While stoner and desert rock has been associated primarily with California bands like Kyuss, Fu Manchu, and Sleep, in reality artists across the country were putting their own spin on Black Sabbath's tracks like "Sweet Leaf" for decades. Bands like Monster Magnet in New Jersey, Corrosion of Conformity in North Carolina, and Clutch in Maryland have each contributed to 90s rock and beyond. On Clutch's sophomore self-titled album from 1995, the band tone down their freshman punk and louder tendencies, dialing back the distortion and locking into 70s psychedelic head-nodding grooves paired with the occasional frantic jammy freak out. The dividing line for listeners is vocalist Neil Fallon, who possesses one of the most otherworldly heavy voices that can bellow with the best, but is unafraid to explore funkier, sing-songy melodies that may not be for everyone.
     
    Songs In This Episode:
    Intro - Big News II
    15:31 - Rock N Roll Outlaw
    23:42 - Spacegrass
    30:40 - Droid
    Outro - Seven Jam
     
    Support the podcast, join the DMO UNION at Patreon.
    Listen to the episode archive at DigMeOutPodcast.com.

    • 53 min
    #524: Rid Of Me by PJ Harvey

    #524: Rid Of Me by PJ Harvey

    With three decades of records to look back on, it's safe to say Polly Jean Harvey doesn't stand still for long. From the minimalist blues of To Bring You My Love to the eerie piano pieces of White Chalk, Harvey has become indie rock's David Bowie, evolving her style steadily and consistently, often at odds with expectations. On her second album as PJ Harvey, Rid Of Me stands the test of time thanks to her raw and intimate approach while unleashing Pixies-ish punk and Bo Diddley blues rhythms. Harvey plays in a big sandbox, and her handpicked producer Steve Albini is game, giving plenty of space for light and dark to crash and thrash.
     
    Songs In This Episode:
    Intro - 50ft Queenie
    16:19 - Rid Of Me
    27:03 - Dry
    32:52 - Me-Jane
    44:03 - Yuri-G
    Outro - Missed
     
    Support the podcast, join the DMO UNION at Patreon.
    Listen to the episode archive at DigMeOutPodcast.com.

    • 57 min
    #523: Frizzle Fry by Primus

    #523: Frizzle Fry by Primus

    While much is made of genres like punk breaking through and topping the mainstream of 90s rock, the late 80s success of the Red Hot Chili Peppers, Living Colour and Faith No More just as successfully pushed underground/alternative funk metal onto MTV. In 1990, Primus unleashed their twist on the sound with the progressive rock-influenced debut Frizzle Fry. Within a few years, thanks to catchier and catchier tunes paired with creative videos, the band would graduate from Headbanger's Ball to 120 Minutes to daytime rotation, solidifying them as a definitive band of the decade. But what to make of their first studio release, which finds Les Claypool's unendingly inventive approach to bass paired with equally stellar musicians in drummer Tim "Herb" Alexander and guitarist Larry LaLonde. If progressive rock, funk metal, or Claypool's distinct vocal and melodic approach aren't to your taste, is there still something worth checking out?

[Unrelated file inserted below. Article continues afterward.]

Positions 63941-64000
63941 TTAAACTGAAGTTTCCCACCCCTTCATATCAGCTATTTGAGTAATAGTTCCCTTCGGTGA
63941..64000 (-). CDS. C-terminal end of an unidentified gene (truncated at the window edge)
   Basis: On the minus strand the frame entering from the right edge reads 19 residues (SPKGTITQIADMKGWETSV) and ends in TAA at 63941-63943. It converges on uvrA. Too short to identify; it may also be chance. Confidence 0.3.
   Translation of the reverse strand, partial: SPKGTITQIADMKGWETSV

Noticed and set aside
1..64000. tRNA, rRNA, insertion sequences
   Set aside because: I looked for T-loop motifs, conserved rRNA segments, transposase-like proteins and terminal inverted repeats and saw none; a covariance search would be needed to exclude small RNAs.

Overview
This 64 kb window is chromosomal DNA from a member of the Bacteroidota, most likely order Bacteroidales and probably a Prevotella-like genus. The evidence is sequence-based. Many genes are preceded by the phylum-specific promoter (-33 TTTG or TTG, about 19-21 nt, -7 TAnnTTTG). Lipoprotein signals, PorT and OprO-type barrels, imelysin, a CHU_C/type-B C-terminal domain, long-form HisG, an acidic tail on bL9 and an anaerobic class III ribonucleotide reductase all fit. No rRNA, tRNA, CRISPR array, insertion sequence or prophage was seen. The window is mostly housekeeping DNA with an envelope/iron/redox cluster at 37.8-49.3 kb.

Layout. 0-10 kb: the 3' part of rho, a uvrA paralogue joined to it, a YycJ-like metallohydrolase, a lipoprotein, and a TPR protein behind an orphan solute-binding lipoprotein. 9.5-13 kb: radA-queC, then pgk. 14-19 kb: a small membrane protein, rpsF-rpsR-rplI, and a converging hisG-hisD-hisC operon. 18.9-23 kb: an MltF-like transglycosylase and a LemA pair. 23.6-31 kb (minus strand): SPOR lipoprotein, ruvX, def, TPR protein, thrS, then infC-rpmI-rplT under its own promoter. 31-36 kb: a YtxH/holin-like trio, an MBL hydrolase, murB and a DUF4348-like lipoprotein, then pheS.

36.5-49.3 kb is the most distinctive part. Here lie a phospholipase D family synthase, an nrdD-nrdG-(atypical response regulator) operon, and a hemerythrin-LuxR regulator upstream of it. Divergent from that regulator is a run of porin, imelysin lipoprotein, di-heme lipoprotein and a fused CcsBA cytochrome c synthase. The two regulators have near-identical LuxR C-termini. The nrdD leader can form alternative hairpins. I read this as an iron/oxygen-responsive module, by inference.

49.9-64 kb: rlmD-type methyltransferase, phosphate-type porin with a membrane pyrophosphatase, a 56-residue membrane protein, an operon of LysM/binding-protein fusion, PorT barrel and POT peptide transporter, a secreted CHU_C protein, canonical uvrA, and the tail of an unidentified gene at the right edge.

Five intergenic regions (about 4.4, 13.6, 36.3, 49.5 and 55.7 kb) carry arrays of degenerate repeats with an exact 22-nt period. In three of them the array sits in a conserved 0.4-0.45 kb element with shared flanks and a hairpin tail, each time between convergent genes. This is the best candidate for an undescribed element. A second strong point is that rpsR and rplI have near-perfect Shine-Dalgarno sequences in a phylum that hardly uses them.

Songs In This Episode:
    Intro - John the Fisherman
    18:18 - Too Many Puppies
    28:50 - The Toys Go Winding Down
    47:45: Harold of the Rocks
    Outro - To Defy the Laws of Tradition
     
    Support the podcast, join the DMO UNION at Patreon.
    Listen to the episode archive at DigMeOutPodcast.com.

    • 1 hr 1 min

Customer Reviews

4.6 out of 5
7 Ratings

7 Ratings

leafsfan1980 ,

Awesome podcast

Excellent podcast, a unique perspective on the 90’s alt rock scene. The hosts are knowledgeable and very amicable, do your self a favour and check it out.

Dsven ,

Great in-depth discussion of 90s rock music

Really enjoy the work you guys do...always insightful and a pleasure to listen to.

Update for 2019: Still listening almost 5 years strong!

Kent F. ,

The Goods.

If you're of a certain age, and like me, could talk about music until you're blue in the face, I encourage you to check out this podcast, it's awesome. The most recent installment, featuring a lengthy interview with one of my favourite artists, Matthew Sweet, is fantastic.

In the back of my mind for years I always wanted to have a radio show on public or indie radio where I just talked about what I dug with a co-host/guests, but I'm too lazy to do the legwork.

This is that show. I wish I could be on with Tim and Jason the hosts. We are brothers from another mother.